Mass shootings are about alienation, not ideology

The common thread between these murderers isn't politics or mental illness

(Image credit: Illustrated | AnkiHoglund/iStock, str33tcat/iStock, Aerial3/iStock)

Before you even clicked the headlines, you could have guessed a great deal about the background of the murderers in Ohio and Texas who killed at least 29 people and injured many more in the span of roughly as many hours.

You knew they would be white, of course, and young. They would probably be unmarried or estranged from their wives or girlfriends. They would have no children, perhaps have vexed relationships with their own fathers, and, indeed, few if any close male friends. They would likely be gamers and participants in bizarre online alternative communities to which they turn in the hope of finding the acceptance unavailable to them in the real world and shared norms — of opinion, of language, of tastes and interests and humor. There's a decent chance they would be users of cannabis, the psychosis-inducing properties of which our elites (with a handful of honorable exceptions) will be too blinkered to discuss until we are unable to do anything about it. This is because many or all of these things are true of virtually every other person who has shot four or more people in the spontaneous eruptions of spontaneous violence that have been occurring in this country in the last two decades.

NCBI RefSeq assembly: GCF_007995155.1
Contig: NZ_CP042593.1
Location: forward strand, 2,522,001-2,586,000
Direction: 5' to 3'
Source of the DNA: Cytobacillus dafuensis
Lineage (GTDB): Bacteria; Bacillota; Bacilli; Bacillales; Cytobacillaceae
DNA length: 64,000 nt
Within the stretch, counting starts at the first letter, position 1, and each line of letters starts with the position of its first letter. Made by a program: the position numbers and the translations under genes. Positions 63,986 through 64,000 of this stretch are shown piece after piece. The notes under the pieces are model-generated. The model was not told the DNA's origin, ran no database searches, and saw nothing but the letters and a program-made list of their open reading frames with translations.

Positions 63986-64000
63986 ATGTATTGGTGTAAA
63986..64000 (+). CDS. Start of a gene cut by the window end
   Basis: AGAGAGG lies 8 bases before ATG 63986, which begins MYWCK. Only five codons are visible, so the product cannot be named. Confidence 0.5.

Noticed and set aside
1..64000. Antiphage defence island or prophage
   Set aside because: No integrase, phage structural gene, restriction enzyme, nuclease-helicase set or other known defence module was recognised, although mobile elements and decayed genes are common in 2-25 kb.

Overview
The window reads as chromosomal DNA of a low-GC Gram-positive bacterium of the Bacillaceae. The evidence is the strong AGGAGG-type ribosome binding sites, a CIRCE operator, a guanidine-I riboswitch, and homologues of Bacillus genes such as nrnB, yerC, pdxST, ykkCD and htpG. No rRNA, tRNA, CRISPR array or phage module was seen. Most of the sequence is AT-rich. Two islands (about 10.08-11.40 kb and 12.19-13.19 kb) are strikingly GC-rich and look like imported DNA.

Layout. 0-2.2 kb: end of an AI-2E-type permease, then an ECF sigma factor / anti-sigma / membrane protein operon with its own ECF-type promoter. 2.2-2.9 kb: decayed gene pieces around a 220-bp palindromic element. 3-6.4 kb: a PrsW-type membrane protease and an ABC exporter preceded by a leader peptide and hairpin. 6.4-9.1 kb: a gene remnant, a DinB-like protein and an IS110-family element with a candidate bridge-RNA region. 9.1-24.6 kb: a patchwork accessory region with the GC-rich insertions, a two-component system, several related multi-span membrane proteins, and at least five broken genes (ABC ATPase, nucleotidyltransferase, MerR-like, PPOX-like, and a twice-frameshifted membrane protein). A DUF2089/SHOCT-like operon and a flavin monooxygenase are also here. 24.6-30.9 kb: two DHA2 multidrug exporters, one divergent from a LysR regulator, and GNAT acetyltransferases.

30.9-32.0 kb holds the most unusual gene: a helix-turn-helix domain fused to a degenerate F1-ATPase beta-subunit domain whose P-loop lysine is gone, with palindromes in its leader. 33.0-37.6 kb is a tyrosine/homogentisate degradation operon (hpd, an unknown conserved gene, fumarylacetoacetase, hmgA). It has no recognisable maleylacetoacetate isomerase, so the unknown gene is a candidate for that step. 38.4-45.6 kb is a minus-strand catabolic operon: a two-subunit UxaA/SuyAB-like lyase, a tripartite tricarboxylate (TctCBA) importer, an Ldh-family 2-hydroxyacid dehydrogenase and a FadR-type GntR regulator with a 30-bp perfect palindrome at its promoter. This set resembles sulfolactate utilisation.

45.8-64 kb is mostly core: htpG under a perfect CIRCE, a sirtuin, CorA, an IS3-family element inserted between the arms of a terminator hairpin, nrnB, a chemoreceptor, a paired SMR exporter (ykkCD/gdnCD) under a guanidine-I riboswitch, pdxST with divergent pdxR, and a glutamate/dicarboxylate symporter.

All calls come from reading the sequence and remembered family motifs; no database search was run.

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Matthew Walther

Matthew Walther is a national correspondent at The Week. His work has also appeared in First Things, The Spectator of London, The Catholic Herald, National Review, and other publications. He is currently writing a biography of the Rev. Montague Summers. He is also a Robert Novak Journalism Fellow.